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The Fox is up for auction with a minimum bid of $200K. See link View link
The Century 16 (operated by Cinemark) opened on July 3, 2007. It is located in The Commons of Federal Way (formally the SeaTac Mall). The site was originally a Lamonts/Gottschalks department store that was demolished to make way for the theater. The seating capacity is approx 3400 seats. The 16 auditoriums range from 108 to 434 seats. All theaters have several flat rows in front and stadium risers in the back and have an orange and black color scheme. The box office is located outside the theater in the mall itself. There is a large, high-ceiling lobby area with tables and chairs. The snack bar is the classic Century Theaters design with cafeteria style service where you gather all your goodies and pay a cashier at the end. The opening day movies were: Transformers, Knocked Up, Licence to Wed, Ratatouille, Live Free or Die Hard, Oceans 13, Evan Almighty, Pirates of the Caribbean: At Worlds End and Sicko.
I’ve got it from reliable sources, my father in law, that in the 1930’s, Don Santo was the main emcee at the theater. There also was a man that sold taffy out front. He used a little hammer to break off chucks and sold it to the people going in the theater.
The Century DI with its Cinerama screen can be seen in The Brady Bunch Episode #100 titled “Peter and the Wolf” when Peter and Greg take two girls to the drive in.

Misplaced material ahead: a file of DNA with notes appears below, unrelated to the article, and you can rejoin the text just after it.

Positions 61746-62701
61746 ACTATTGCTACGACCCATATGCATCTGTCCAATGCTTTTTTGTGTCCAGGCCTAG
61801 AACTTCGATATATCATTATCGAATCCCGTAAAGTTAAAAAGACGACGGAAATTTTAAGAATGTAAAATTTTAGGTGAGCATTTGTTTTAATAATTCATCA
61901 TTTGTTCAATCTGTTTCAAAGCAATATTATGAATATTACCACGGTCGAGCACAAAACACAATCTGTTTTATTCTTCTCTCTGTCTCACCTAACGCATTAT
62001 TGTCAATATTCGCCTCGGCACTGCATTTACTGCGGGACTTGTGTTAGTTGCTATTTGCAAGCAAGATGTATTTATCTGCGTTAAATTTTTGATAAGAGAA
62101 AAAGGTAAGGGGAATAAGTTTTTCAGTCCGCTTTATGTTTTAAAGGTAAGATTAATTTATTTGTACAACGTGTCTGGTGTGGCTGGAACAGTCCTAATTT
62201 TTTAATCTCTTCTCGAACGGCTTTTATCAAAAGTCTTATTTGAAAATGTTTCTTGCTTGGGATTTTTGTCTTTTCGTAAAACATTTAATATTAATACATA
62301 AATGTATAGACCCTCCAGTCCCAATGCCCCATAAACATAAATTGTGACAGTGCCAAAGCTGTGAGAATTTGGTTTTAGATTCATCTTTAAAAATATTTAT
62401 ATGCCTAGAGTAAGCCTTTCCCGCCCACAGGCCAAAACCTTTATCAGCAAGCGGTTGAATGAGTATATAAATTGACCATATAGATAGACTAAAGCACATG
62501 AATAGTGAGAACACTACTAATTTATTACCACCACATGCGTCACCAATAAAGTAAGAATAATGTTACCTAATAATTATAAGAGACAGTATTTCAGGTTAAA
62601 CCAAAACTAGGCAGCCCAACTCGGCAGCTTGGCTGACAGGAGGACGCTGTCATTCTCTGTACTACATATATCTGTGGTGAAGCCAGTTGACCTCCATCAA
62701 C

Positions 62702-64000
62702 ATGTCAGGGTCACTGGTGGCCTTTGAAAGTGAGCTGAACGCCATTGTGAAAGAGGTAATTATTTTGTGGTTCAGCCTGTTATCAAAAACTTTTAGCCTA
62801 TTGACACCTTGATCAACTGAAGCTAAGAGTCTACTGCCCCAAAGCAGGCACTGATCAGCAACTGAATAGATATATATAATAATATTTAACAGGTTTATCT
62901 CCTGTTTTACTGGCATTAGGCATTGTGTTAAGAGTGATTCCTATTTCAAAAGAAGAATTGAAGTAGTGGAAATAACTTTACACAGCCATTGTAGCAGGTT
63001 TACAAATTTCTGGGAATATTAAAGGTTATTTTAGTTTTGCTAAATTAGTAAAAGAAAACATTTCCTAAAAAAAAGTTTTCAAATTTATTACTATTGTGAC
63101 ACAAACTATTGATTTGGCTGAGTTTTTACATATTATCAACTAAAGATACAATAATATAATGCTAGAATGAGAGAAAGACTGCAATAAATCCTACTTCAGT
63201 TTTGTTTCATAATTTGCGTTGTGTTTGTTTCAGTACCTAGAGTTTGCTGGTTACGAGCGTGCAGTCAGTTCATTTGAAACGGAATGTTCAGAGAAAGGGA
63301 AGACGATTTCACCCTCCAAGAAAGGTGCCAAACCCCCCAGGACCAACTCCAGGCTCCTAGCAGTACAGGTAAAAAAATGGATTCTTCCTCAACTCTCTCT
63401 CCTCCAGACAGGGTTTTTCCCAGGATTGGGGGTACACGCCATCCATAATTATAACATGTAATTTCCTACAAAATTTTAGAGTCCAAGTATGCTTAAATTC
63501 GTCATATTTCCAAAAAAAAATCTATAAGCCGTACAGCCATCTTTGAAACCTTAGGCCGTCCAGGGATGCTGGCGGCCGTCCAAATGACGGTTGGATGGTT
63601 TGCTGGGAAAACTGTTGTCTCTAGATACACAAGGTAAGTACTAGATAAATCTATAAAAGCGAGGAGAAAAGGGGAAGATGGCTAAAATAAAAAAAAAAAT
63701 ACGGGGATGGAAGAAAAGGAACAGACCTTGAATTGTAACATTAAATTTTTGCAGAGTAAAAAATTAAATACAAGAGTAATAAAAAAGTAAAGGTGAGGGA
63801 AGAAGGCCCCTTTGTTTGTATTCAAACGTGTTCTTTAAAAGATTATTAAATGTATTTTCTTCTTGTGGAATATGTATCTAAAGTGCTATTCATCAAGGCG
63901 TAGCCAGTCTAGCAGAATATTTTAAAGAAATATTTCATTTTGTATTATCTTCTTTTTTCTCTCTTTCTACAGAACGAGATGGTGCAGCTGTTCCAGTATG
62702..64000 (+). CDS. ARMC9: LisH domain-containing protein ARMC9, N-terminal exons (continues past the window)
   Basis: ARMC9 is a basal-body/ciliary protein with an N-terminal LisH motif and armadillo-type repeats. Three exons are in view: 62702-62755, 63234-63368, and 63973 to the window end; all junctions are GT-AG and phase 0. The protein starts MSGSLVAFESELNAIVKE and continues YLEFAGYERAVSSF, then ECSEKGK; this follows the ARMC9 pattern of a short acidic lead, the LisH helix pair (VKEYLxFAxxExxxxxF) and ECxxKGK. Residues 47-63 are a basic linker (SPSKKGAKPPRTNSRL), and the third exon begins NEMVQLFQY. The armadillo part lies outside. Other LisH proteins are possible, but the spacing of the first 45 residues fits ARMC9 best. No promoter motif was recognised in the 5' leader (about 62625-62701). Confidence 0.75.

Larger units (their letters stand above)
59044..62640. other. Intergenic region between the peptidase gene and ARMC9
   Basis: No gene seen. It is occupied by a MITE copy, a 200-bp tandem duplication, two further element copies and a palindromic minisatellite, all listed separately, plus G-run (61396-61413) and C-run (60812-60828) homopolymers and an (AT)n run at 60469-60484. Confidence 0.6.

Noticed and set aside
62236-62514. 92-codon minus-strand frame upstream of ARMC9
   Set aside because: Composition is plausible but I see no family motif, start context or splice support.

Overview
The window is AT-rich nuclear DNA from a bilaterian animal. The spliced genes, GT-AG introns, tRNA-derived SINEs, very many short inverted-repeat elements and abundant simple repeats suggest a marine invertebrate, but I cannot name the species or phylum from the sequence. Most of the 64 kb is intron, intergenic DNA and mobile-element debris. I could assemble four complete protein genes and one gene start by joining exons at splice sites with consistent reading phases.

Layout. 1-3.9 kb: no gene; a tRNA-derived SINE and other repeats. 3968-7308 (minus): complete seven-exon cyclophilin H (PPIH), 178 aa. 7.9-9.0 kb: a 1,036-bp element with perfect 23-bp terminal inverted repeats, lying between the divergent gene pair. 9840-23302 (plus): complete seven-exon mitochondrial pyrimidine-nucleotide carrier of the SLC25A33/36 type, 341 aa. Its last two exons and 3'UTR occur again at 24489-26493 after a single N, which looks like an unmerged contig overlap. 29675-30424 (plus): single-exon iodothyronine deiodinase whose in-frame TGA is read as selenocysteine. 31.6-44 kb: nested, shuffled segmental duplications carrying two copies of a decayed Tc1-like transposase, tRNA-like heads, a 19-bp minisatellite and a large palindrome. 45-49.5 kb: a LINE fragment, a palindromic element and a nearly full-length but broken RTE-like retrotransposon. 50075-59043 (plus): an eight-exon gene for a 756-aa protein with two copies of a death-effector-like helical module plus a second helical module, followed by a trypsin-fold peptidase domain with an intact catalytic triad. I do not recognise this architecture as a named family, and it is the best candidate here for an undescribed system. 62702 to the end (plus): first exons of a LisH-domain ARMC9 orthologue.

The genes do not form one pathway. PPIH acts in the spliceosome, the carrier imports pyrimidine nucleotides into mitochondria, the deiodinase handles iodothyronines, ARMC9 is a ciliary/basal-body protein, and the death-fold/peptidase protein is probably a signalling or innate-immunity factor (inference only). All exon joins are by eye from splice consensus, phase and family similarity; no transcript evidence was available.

I grew up in the neighborhood of the Century Drive-In on Darby Ave. My friends and I would always go watch movies over the fence (especially the “mature” ones). It’s funny, you could watch most movies without sound and still know what was going on. My dad and I went there at least once a month. I remember seeing all the 60’s beach movies there but my most memorable time with my dad was a Muhammad Ali/Joe Frazier Closed Circuit fight. My friends watched it over the fence but my Dad and I were watching it in our Pontiac LeMans.
On 6/25/04, went to an LA Film Fest event with Michael Mann and Tom Cruise showing excerpts from Collateral. Collateral was the perfect movie to screen there since Michael Mann shot it digitally and LA never looked better. Maybe someday the theater could open to the public on a regular basis as a showcase for digital cinema (are you listening Pacific/Arclight Theaters?).
Before the show, a lot of people in attendance were excited to be inside this classic theater and reminised about the movies they had seen there from Cinerama in the 50’s to B-Movies from the 80’s. I think the last movie I saw there was sneak of Sylvester Stallone’s Paradise Alley (and Sly was there).
It really is a landmark and I guess we should feel lucky that the theater is still standing and used as a theater and not a swap meet.